So much was the reaction, the host Bob MacDonald wrote about it in his blog.
Read it, then check the responses from people. My favourite:
Dave from Ottawa
"A kilogram of coal, on the other hand, contains about 1,000 times more energy than an equivalent volume of air blowing past a windmill."
Now subtract the energy it took to extract and transport that coal to the power plant.
My point is that energy density is a misleading measure. Update the article to compare net energy output of the sources.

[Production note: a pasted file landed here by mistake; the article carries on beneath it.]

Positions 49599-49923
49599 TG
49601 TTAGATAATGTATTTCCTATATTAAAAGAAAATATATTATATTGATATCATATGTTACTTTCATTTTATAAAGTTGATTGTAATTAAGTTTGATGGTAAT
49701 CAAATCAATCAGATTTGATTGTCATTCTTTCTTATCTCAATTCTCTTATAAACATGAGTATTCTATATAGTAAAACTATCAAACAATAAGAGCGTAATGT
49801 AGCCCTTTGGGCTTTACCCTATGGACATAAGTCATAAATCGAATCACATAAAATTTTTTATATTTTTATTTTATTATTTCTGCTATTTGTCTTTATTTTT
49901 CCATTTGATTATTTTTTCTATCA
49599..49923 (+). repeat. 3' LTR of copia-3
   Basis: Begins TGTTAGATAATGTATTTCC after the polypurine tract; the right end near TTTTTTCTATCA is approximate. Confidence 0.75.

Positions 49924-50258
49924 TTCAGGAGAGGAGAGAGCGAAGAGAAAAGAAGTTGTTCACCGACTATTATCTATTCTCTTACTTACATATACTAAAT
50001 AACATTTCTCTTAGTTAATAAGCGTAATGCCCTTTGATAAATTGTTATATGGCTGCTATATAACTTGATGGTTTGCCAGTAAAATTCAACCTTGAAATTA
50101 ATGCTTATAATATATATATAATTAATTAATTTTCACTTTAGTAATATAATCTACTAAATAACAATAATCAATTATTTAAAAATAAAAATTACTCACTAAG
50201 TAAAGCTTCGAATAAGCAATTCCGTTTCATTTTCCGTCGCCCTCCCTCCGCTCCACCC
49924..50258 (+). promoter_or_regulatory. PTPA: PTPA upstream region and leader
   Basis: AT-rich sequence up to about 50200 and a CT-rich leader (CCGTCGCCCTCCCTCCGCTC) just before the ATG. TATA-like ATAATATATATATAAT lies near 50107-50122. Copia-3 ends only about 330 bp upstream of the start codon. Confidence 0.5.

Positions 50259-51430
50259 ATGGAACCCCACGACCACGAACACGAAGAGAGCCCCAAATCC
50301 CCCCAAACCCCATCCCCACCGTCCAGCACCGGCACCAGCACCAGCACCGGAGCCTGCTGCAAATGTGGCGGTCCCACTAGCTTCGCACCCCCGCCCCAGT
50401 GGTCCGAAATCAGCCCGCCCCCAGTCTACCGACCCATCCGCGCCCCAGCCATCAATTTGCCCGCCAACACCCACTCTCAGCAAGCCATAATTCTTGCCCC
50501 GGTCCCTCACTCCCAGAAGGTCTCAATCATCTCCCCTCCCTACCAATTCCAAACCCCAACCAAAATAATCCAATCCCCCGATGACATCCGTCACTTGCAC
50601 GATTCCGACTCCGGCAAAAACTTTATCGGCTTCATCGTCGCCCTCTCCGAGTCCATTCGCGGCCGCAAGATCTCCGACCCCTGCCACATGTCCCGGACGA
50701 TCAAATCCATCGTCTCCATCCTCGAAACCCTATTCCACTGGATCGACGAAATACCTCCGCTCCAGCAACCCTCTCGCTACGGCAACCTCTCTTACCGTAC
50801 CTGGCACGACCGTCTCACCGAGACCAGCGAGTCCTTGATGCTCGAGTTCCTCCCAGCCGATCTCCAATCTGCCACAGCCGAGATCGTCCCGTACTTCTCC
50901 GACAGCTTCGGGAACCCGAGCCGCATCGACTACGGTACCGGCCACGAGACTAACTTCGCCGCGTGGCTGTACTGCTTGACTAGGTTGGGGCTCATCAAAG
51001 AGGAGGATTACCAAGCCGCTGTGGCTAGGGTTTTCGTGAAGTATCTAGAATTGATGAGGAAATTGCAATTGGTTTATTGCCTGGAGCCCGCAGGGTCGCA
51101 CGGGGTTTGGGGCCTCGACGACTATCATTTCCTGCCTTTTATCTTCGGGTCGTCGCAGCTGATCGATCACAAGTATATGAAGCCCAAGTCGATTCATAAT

My comment to Dave from Ottawa:
Now substract the energy it took to mine the iron, refine it into steel, bend and melt it into a turbine and alternator and transport it from Europe to Ontario. My point is that energy density is not the only measure but the single more leading indicator of a fuel's viability.
I repeat my theorem:
For an energy source to be viable, it must be produced from raw materials using only that fuel source.
If wind power is so great, produce more wind farms from raw materials using only wind power.
This test passes for coal, natural gas, petroleum, and nuclear power. It does not (yet?) pass for wind, solar, hydrogen, or ethanol. Biodiesel is on the fence.